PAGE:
However, the closing ceremony, as its 2012 predecessor, appeared poorly thought-through and orchestrated. Almost an afterthought.
First, the audience were called back from the bar and cafe, only to have to sit wondering at a filmed interview with Tarasova they could not hear. “Why her? Is she the winner?”
Some of the public, appetite no doubt raised by the first five interview concerts heard in the past year or so by previous years’ Competition competitors, told me they would have liked to have heard some words from the finalists − who were evidently supposed to remain silent. And I wondered why the jury were also kept quiet, when to have had the result from the horse’s mouth, with a little interesting elaboration, would have humanised the final big announcement.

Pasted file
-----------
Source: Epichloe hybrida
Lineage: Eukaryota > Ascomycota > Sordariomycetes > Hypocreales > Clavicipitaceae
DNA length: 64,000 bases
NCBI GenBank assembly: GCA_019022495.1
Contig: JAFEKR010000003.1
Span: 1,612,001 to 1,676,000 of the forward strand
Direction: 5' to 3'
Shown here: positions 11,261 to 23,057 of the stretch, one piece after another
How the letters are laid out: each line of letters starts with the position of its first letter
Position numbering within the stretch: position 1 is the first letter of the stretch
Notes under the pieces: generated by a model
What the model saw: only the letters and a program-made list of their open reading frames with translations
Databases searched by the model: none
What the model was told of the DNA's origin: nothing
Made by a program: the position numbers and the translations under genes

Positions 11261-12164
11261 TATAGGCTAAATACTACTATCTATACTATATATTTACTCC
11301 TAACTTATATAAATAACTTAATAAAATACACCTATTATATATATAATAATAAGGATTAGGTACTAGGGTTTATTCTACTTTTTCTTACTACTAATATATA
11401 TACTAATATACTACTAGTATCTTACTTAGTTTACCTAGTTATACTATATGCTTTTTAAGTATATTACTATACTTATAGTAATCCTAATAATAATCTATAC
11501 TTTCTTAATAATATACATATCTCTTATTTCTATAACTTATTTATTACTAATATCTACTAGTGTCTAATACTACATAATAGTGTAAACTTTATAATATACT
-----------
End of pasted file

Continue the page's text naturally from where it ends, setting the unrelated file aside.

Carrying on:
By a street, though, the best mayor’s speech I have ever heard in a musical context came from Vic Walker: “For me, music has to take me out of the busyness of life,” he told everyone. “These soloists have been speaking to the piano and the piano has done its job. These musicians have been ministering to you, the audience.” Superbly put.
And for those wondering about the Competition’s overall pre-final highlights, here are a few of the jurors’ comments:
Pianist, Yuki Negashi ― “Asago Nakata ‘s quarter-final was so full of life and interesting ideas, especially her Prokofiev’s 3rd Sonata. Anna Bulkina’s Davidsbundlertanz by Schumann was brave and poetic. She’s a real artist. And Ben Schoeman had such stage presence and was so expressive.”
Artistes agent, impressario and cricket publisher, Patrick Allen ― “Pietro Bonfilio did outstandingly well in his first foreign competition. His Schumann’s Carnaval really impressed me, up to just the last few pages of the music. I think he’ll go further.”
Head juror, Idil Biret ― “Varvara Tarasova’s Beethoven Sonata Opus 2 No 3 was excellent. Dinara Klinton’s Sarcasms by Prokofiev was, also, and Anna Szelucka played Four Szymanovsky Mazurkas in a most unusual way. In the semi-finals, Anna Bulkina’s Beethoven Opus 90 Sonata was remarkable and her Davidsbundlertanz made great sense and was in the true spirit of Schumann.”